Aug. 5, 2012
We all dream of being published. After all, that’s our goal as we write that great American novel, isn’t it?
The best way to catch a publisher is to study the guidelines, look at their published books and ask yourself: Does my book fit into this listing? If it doesn’t, keep looking.
Some of the resources I use include Writers Market, a huge book that lists most publishers, addresses and a short quip on what they’re looking for. If they say “No unsolicited manuscripts”, then don’t send any. They are looking for agent-sponsored books. I also read the back part of The Writer magazine, which lists markets each month. (Unfortunately it will stop publishing soon.) In this month’s issue (Aug. 2012) they listed writing programs.
I also look at Poets & Writers, because they have an extensive list in their classifieds of books, conferences, contests, and publishers of chapbooks, magazines, and even job listings.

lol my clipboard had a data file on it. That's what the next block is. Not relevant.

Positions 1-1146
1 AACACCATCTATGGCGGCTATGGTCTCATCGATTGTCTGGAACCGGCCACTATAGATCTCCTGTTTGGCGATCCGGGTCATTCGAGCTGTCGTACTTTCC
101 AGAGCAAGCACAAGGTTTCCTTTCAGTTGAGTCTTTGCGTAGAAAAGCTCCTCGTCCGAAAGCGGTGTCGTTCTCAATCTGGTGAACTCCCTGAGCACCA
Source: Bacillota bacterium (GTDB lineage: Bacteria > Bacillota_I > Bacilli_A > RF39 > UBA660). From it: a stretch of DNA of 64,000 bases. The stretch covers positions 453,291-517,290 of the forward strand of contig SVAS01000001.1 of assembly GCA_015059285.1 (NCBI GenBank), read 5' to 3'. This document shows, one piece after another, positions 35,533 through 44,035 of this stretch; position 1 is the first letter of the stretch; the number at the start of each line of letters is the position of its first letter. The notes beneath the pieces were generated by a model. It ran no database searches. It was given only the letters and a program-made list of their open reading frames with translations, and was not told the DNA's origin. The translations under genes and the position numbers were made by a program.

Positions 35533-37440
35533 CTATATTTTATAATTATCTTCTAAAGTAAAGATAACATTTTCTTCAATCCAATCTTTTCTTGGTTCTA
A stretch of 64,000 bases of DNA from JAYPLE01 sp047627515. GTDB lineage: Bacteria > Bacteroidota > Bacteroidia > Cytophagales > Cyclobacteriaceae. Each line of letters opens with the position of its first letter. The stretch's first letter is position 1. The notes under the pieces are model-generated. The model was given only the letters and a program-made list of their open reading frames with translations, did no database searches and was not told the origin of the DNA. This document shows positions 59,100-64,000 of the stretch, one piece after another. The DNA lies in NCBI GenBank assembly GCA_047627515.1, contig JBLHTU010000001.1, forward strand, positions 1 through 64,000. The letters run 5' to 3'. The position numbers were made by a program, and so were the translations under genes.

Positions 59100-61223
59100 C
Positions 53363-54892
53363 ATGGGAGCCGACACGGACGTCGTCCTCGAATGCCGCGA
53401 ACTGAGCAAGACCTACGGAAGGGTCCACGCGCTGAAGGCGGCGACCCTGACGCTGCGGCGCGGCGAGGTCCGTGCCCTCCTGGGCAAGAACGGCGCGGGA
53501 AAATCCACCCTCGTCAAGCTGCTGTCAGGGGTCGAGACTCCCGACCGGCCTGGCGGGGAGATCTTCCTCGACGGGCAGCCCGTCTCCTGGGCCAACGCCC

Two newsletters that I would recommend are: Children’s Writer, which has great advice and previews in each issue one type of genre that publishers are seeking. The other is Children’s Book Insider, which also has great features and advice.
When seeking a publisher – whether book or magazine – check out the details they want. These include, but not limited to, target age, word length; do you have photos or illustrations to submit? Check the audience age and make sure it’s appropriate to your subject.
Here are a few suggestions on becoming a published author:
*If it’s a submission to a magazine, read several issues.
*Write simply but clearly; avoid long, winded sentences.
*Take the reader with you – write as if you’re describing the scene, be conversational.
*Make the subject relevant to present-day readers’ lives and interests.
*Lastly, don’t “dumb down” your writing. Children like the challenge of learning new words. Alice in Wonderland is filled with wordplay. Beatrix Potter used complex words in The Tale of Peter Rabbit. It’s a learning possibility.
It’s tough in the publishing world. The more previewing you do, the easier it is to receive an acceptance.